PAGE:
1. Orwell: The Complete Works, Volume XI: A Kind of Compulsion, 1903-1936 by Peter Davison
Professor Davison spent 15 years on his 20-volume collected works. This volume is recommended as a sample of his painstaking scholarship and meticulous footnotes (these have to be read to be believed!) all set down with the lightest and most enthusiastic of touches.
2. Orwell: A Literary Life by Peter Davison
See above for my opinion of Peter Davison. This is a 'literary' study rather than the full chronological Monty. Later biographers, myself included, have thanked God that Professor Davison didn't choose to go the whole hog.
3. Orwell at Home by Vernon Richards
The best-known (and best-executed) file of Orwell photographs were taken by his anarchist chum the late Vernon Richards at Orwell's Islington flat in the winter of 1946. This collects all Richards' snaps - some of them rarely seen - together with Richards' obituary of Orwell and essays on Orwell's anarchist leanings by Colin Ward and the late Nicholas Walter.
4. New Grub Street by George Gissing
Gissing was England's best novelist, according to Orwell, and a decisive influence on his work. New Grub Street, first published in 1891, is a tremendously gloomy account of the late-Victorian literary marketplace (ominously enough, its hero - like Orwell - dies of lung trouble) and an obvious forerunner to Orwell's own Keep the Aspidistra Flying (1936).
5. Infants of the Spring by Anthony Powell
The first volume of Anthony Powell's four-part memoir, To Keep The Ball Rolling. Powell was one of Orwell's greatest friends, and kept a close eye on him for the last 10 years of his life. This contains one of the best sketches of him ever written, including a deeply weird account of our man, invited to inspect Powell's infant son John, absent-mindedly leaving a nine-inch Bowie knife in the cradle.
6. George Orwell: A Memoir by Tosco Fyvel
'Tosco' (TR) Fyvel worked with Orwell on Tribune in the 1940s and succeeded him as the paper's literary editor. This memoir is full of beguiling biographical asides, and is particularly interesting on Orwell's occasionally ambiguous attitudes to Jews and Jewishness. In particular, Fyvel's criticisms of a Tribune piece seem to have convinced Orwell of his anti-semitic tendencies and encouraged him to make amends.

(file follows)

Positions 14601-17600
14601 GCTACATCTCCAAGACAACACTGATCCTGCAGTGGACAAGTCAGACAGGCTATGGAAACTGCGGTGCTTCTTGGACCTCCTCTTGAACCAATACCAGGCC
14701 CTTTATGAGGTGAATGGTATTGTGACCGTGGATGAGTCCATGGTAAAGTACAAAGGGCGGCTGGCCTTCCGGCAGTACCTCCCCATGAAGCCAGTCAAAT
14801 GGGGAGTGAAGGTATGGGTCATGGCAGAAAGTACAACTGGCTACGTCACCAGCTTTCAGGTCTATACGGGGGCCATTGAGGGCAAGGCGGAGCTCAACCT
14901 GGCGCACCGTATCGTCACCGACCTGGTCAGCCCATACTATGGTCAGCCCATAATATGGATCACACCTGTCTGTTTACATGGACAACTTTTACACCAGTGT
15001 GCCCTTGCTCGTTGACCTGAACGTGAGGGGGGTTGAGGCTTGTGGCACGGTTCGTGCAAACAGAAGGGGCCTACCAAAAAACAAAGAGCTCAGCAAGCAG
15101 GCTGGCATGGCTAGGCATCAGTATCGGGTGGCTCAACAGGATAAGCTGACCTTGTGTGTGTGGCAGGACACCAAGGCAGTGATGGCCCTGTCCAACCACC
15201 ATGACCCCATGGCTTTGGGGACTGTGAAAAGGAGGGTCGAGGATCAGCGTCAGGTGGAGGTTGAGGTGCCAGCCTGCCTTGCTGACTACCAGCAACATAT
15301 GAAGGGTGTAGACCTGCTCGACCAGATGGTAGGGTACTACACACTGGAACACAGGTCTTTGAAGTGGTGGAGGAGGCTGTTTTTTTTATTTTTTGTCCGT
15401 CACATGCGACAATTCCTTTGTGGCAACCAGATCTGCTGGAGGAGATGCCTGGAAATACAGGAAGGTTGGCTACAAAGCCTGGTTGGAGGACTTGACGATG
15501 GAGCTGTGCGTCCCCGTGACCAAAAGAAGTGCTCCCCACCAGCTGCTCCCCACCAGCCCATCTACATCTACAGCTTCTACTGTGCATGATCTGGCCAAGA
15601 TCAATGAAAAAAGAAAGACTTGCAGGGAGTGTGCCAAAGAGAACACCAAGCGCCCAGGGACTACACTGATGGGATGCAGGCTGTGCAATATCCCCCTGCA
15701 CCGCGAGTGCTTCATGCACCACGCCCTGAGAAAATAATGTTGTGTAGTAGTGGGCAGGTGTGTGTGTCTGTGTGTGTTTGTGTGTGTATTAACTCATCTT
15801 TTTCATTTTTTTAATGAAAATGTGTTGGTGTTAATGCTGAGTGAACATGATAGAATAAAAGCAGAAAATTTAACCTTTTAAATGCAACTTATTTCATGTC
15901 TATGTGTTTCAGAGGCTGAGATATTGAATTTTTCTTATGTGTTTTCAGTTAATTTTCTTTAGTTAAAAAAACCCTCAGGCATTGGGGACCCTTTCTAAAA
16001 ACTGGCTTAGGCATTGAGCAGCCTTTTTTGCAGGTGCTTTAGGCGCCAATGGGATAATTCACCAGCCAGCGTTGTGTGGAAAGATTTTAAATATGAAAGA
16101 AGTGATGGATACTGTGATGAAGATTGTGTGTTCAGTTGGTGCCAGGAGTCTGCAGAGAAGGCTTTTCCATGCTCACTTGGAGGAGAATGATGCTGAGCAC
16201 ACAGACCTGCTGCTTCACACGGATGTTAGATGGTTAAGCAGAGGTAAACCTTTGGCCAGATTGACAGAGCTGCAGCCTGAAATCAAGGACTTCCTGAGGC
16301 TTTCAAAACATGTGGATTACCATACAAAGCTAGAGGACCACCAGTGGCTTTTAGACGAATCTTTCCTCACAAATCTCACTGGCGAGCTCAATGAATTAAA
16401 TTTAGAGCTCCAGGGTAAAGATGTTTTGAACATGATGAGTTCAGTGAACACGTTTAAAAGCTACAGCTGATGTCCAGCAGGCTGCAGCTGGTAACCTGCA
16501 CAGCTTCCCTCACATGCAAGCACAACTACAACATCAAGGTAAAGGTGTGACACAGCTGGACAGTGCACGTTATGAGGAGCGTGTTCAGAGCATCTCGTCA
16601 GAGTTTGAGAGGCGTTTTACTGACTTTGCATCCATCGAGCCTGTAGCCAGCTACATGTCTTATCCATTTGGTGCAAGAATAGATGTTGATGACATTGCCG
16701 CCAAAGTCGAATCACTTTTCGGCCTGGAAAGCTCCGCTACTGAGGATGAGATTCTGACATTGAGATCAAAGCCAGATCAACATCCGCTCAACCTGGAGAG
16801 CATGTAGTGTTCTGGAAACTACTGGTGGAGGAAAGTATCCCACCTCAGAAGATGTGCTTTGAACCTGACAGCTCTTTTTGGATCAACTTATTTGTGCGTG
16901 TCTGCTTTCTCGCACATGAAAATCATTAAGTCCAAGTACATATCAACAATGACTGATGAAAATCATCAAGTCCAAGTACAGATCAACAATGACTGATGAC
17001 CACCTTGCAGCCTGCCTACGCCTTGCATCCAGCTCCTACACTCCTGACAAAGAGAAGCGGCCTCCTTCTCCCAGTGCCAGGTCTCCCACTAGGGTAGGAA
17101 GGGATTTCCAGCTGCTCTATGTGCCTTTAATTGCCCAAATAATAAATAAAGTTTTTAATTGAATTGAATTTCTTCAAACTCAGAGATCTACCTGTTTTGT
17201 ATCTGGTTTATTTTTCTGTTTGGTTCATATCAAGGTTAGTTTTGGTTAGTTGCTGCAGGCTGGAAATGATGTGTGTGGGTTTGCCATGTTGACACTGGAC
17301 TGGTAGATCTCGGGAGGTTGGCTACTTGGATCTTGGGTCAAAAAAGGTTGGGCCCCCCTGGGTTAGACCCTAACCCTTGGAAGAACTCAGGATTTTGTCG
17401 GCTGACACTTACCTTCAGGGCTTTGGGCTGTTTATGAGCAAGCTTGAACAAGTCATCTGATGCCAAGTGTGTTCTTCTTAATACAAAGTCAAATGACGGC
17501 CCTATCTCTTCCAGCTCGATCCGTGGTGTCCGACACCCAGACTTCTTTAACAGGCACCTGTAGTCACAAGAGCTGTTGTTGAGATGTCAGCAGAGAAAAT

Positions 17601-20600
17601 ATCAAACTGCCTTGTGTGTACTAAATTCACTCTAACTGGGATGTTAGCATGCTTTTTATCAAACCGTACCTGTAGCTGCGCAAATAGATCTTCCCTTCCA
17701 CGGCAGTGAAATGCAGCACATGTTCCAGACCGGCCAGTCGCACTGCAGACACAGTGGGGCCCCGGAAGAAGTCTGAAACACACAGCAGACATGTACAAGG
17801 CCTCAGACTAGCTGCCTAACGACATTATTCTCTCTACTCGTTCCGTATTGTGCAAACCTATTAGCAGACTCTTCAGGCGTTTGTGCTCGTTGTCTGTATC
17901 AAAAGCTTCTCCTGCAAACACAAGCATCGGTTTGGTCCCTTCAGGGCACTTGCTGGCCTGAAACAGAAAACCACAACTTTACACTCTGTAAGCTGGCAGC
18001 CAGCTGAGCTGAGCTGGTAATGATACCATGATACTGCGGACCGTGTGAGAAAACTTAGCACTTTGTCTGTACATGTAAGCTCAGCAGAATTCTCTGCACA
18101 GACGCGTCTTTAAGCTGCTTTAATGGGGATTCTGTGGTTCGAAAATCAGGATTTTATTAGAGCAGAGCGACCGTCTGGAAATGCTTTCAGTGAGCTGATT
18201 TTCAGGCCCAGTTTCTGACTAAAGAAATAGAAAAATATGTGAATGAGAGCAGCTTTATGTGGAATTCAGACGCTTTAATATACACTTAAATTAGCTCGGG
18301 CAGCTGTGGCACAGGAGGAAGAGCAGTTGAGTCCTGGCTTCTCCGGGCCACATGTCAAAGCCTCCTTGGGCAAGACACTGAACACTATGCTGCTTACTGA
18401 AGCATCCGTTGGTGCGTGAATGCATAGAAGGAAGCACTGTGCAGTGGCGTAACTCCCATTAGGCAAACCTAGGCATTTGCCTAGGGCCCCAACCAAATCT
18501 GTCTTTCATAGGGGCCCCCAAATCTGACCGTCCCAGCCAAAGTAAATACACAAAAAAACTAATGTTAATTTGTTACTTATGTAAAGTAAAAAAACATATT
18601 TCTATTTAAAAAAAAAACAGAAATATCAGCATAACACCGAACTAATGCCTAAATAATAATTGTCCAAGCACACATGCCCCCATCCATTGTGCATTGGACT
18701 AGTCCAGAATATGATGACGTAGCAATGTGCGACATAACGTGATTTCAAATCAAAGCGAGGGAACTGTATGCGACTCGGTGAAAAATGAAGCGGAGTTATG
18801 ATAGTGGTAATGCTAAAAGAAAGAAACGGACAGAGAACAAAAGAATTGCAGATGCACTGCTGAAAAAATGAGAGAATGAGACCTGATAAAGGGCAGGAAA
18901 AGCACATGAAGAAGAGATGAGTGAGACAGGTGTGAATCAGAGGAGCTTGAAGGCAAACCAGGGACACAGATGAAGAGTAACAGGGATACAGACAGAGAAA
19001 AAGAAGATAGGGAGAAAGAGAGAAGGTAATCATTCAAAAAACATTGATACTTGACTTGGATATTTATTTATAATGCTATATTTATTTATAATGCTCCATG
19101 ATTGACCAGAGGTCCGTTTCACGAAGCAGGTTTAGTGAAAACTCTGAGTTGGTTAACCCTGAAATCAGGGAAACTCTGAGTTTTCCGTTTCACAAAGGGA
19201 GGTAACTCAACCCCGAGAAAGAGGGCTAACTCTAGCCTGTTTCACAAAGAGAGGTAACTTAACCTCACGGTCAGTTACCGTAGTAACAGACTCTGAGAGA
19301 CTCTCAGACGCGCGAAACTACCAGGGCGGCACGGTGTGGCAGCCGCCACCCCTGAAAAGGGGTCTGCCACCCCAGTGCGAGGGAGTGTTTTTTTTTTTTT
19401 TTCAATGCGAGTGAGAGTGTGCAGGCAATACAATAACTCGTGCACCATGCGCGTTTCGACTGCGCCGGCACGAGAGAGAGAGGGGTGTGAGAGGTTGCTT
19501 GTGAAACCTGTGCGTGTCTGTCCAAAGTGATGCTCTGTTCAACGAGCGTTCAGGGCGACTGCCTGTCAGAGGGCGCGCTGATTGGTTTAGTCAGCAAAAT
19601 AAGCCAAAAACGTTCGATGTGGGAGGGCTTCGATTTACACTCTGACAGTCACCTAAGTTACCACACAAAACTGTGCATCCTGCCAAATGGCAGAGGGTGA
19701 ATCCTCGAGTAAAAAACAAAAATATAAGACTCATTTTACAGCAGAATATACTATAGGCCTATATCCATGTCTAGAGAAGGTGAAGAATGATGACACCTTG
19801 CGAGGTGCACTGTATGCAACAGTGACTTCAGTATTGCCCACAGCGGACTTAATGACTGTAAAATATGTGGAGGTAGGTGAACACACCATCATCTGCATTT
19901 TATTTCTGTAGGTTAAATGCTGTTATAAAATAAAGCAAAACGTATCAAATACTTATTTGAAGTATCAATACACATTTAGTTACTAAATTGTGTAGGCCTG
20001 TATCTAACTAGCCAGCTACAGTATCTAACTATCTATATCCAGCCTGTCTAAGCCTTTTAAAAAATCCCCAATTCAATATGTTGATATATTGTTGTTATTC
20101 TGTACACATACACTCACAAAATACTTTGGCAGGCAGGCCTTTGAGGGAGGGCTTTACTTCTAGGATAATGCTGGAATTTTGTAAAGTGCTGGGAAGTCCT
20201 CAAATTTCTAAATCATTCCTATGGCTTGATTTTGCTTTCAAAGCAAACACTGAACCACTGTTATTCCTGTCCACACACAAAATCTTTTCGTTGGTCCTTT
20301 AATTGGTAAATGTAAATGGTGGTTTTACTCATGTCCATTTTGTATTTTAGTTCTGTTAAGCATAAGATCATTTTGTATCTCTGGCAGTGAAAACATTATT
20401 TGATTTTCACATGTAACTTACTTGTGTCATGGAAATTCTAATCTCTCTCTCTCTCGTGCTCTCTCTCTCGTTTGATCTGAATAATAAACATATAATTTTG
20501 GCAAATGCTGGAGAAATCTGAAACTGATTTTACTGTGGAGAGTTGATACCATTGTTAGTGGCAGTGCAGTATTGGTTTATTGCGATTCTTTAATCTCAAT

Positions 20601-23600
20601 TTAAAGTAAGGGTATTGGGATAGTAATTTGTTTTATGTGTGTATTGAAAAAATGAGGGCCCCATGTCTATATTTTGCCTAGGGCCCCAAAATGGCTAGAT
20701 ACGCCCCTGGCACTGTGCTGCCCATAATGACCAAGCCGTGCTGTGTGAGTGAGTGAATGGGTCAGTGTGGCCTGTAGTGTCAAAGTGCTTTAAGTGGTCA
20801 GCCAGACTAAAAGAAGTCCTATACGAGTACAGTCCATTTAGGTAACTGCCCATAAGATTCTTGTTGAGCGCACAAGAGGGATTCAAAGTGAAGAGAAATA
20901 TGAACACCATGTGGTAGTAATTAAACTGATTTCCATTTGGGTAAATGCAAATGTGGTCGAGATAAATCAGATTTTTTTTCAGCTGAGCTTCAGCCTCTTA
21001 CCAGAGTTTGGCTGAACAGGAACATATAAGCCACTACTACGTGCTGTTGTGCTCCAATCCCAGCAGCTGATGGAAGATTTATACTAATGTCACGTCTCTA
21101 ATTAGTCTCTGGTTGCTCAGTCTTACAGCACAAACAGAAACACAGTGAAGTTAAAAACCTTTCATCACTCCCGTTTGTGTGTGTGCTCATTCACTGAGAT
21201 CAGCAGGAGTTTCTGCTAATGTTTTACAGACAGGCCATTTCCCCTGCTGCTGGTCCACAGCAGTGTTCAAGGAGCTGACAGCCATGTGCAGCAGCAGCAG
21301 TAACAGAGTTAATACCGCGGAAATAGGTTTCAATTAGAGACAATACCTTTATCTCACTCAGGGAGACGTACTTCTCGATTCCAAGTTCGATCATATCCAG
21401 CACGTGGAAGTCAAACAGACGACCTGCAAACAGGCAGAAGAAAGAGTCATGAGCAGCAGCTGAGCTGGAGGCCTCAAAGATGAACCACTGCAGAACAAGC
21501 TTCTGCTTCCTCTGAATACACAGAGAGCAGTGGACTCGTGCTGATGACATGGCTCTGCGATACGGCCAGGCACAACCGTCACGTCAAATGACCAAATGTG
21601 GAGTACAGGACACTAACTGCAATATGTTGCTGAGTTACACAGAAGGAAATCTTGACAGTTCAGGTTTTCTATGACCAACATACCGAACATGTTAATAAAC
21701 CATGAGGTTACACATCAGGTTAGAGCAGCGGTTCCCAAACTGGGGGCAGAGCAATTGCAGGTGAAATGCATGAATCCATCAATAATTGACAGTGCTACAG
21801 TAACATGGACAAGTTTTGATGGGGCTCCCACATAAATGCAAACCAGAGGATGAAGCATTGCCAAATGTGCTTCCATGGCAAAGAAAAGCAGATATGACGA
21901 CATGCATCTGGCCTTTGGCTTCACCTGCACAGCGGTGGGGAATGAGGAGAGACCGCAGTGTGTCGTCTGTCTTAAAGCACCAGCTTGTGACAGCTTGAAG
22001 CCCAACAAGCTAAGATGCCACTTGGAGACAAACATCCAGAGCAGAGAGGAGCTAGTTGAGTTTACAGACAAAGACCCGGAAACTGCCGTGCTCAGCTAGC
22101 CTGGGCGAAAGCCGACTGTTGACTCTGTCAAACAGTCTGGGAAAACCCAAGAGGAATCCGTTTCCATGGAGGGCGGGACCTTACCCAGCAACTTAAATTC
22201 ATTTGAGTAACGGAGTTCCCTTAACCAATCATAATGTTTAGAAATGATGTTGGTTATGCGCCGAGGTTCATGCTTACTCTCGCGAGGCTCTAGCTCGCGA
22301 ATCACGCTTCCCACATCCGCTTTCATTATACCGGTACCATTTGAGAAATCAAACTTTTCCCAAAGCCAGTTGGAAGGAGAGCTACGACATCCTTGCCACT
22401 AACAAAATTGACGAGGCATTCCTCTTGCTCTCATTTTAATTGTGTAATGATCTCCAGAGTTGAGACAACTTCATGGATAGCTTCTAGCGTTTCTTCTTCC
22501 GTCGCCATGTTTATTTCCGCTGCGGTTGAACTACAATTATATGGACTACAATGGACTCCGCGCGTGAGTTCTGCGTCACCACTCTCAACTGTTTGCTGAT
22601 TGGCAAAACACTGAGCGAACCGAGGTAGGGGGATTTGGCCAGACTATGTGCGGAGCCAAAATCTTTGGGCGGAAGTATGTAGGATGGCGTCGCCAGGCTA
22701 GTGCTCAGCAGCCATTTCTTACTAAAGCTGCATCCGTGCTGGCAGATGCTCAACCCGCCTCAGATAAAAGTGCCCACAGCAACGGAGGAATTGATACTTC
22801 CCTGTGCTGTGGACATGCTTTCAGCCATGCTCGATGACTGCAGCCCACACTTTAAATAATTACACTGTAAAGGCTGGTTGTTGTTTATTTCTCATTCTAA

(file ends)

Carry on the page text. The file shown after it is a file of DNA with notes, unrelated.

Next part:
7. The Girl in the Fiction Department by Hilary Spurling
Spurling's memoir of her great friend Sonia Brownell, who married Orwell as his second wife across his death-bed in late 1949. The title refers to Julia in Nineteen Eighty-Four, for whom Miss B may have been a model. Spurling is horribly partial (many observers rated Sonia as a gold-digging drunk) but her grasp of milieu and motivation is first-rate.
8. Orwell: A Life by Bernard Crick
Authorised by Sonia who died, shortly after it appeared, wishing she had never countenanced it. Quite why remains a mystery, as this is groundbreaking stuff, to which all subsequent biographers have endlessly to refer.
9. The Unknown Orwell by Peter Stansky and William Abrahams
Not countenanced by Sonia, but apparently the goad that provoked her into sponsoring Crick. Thoroughly researched and, even now, turning up many a hare that later scholars have yet to chase.
10. Eric and Us by Jacintha Buddicom
Long out of print but an entertaining childhood memoir written by a neighbour of Orwell's (whom she knew as 'Eric Blair') from his teenage years in Henley-on-Thames. Orwell's youthful poetry is much quoted and there are some salutary slaps at the myth of his unhappy childhood ('a happy smiling boy' Ms Buddicom retrospectively pronounced).
*** Once again, many thanks to Sean for providing this book review.